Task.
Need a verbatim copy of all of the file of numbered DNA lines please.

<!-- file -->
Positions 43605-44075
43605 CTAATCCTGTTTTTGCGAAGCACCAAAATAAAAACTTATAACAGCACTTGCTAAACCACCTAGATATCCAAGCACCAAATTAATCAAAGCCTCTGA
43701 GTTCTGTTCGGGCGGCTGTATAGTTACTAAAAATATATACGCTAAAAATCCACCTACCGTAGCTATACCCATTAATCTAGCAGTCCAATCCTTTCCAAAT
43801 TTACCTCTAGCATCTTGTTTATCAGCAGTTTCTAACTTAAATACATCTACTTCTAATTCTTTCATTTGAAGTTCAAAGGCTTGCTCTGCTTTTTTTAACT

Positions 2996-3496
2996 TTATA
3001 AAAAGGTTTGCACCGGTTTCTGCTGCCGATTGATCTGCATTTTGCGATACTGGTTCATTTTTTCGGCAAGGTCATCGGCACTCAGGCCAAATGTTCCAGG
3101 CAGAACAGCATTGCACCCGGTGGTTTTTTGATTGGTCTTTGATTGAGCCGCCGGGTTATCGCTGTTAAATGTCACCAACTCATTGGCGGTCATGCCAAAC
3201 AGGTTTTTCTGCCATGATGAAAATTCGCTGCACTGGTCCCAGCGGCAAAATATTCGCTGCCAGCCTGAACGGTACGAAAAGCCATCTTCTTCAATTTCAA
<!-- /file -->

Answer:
Positions 43605-44075
43605 CTAATCCTGTTTTTGCGAAGCACCAAAATAAAAACTTATAACAGCACTTGCTAAACCACCTAGATATCCAAGCACCAAATTAATCAAAGCCTCTGA
43701 GTTCTGTTCGGGCGGCTGTATAGTTACTAAAAATATATACGCTAAAAATCCACCTACCGTAGCTATACCCATTAATCTAGCAGTCCAATCCTTTCCAAAT
43801 TTACCTCTAGCATCTTGTTTATCAGCAGTTTCTAACTTAAATACATCTACTTCTAATTCTTTCATTTGAAGTTCAAAGGCTTGCTCTGCTTTTTTTAACT

Positions 2996-3496
2996 TTATA
3001 AAAAGGTTTGCACCGGTTTCTGCTGCCGATTGATCTGCATTTTGCGATACTGGTTCATTTTTTCGGCAAGGTCATCGGCACTCAGGCCAAATGTTCCAGG
3101 CAGAACAGCATTGCACCCGGTGGTTTTTTGATTGGTCTTTGATTGAGCCGCCGGGTTATCGCTGTTAAATGTCACCAACTCATTGGCGGTCATGCCAAAC
3201 AGGTTTTTCTGCCATGATGAAAATTCGCTGCACTGGTCCCAGCGGCAAAATATTCGCTGCCAGCCTGAACGGTACGAAAAGCCATCTTCTTCAATTTCAA